All over pastoral regions, an increasing presence of hired herders or shepherds is reported. Hiring herding labour to take care of the livestock of wealthier households is not new; this phenomenon is, however, intensifying across pastoral settings. The shift from household labour to an external, salaried workforce in herding activities is reshaping pastoralists’ responses to uncertainties.
This is part of a wider process of commoditisation of pastoral resources as, after land and livestock, even labour can be rented and hired. It results also from the social stratification and differentiation that has affected rural societies, resulting in a degree of proletarianization of some pastoral groups. Selling herding labour represents an opportunity for members of impoverished pastoral households to generate an income through the sale of their skills, time and services.
The cases of many Fulani cattle herders in the Sahelian region or Somali camel herders in the Horn exemplify this. Cases are reported as well in India, where members of pastoral castes not owning livestock sell their services by looking after and grazing the animals belonging to others.
Livestock owners hiring herders can be absent landlords, remotely based or just living nearby and checking on herd management through mobile phone. Absentee ownership is particularly reported in the Middle East and North African (MENA) region, sub-Saharan Africa and Central Asia. Purchasing livestock and hiring herders might represent a form of commercial investment from wealthy individuals from non-pastoral settings, who are then able to exploit rangeland resources for their own profit.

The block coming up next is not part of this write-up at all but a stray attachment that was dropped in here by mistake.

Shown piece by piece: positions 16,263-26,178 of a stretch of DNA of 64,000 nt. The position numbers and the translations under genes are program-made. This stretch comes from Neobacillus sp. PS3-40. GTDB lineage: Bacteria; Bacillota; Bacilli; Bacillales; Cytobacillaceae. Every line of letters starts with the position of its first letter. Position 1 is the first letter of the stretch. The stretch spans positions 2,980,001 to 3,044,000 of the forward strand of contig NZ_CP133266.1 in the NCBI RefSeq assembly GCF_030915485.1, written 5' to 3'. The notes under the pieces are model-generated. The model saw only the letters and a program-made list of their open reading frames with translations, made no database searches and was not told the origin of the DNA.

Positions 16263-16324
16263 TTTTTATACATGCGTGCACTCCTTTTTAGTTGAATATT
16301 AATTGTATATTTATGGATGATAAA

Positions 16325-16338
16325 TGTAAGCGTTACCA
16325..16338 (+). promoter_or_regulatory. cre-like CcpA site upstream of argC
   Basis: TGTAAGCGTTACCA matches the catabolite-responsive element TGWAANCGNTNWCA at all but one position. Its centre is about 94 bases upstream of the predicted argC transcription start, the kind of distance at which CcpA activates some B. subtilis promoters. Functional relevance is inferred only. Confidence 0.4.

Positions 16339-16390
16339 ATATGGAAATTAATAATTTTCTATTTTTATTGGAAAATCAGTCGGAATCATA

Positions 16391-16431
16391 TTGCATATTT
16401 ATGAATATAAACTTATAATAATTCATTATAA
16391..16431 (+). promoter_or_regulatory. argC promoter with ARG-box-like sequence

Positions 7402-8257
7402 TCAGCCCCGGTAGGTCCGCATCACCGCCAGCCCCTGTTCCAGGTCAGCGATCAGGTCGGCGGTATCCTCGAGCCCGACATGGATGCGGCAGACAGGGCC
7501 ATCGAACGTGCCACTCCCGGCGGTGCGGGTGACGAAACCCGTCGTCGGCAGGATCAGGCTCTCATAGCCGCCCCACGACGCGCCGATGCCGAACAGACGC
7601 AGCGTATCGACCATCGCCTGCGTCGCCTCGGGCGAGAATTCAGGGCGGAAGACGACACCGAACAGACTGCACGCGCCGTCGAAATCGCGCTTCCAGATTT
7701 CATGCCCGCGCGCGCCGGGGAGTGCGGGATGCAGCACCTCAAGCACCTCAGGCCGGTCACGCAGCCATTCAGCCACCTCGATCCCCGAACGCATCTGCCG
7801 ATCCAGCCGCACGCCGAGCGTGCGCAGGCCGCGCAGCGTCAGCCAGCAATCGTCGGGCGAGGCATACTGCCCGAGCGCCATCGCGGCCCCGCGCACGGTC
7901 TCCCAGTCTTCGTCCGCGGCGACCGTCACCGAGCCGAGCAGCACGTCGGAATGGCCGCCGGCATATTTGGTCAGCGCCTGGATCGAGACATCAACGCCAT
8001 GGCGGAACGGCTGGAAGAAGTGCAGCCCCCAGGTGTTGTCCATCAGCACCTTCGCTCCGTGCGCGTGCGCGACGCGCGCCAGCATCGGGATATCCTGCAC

Cases exist whereby absentee owners are speculative investors. They keep their herds for profit, investment or just as a secure asset. At times payment is not entirely monetised, and herders enjoy rights over the milk from the herd. In other cases, the herd’s offspring can also be part of the deal. In MENA region, absentee ownership can result from the emigration of male members of pastoral households, and the phenomenon of ‘substitutional’ pastoralism (nomadisme par bergers interposés), whereby the emigrants’ herd is taken care of through salaried herders paid with remittance money.
This phenomenon is indicative of wider social and cultural shifts. Like in any other domain of the agrarian world, some local youth are not necessarily interested in following their family’s footsteps. Younger members of pastoral households may prefer looking into alternative livelihoods for their future, yet still retaining a connection to their pastoral homes. In some areas, such out-migration takes place at a high rate , giving rise to difficulties in finding skilled and motivated shepherds. As labour is a main input for this extensive production system, this results in a major problem of generational renewal for certain pastoral areas/groups.
Hired herders may also be migrants. There are cases of sub-Saharan African herders working in Maghreb countries; in Mediterranean Europe an important component of the shepherding workforce comes from abroad. Often shepherds originate from Romania, Albania, Macedonia and Romania, bringing with them direct experience with extensive livestock production systems.
Economic and administrative problems for migrant hired herders are substantial. Remaining in their new countries and integrating into the sector – and so eventually evolving from workers/shepherds to livestock owners in their own right – is frequently difficult. However, the remittances sent back by migrant shepherds often contribute to the reconstitution or expansion of flocks in the origin community, often in association with other relatives.
A skilled, immigrant workforce, which often provides labour at low costs, is part of a shift in strategy as pastoralists face new uncertainties. Mobilising labour means that marginal resources are used and pastoral territories remain recognised. As an approach to navigating marginal contexts and as a way to live with and through surrounding uncertainties, hired herders in pastoral areas are increasingly important.
Main image: Migrant shepherds in Veneto (Italy). Credit: Valentina de Marchi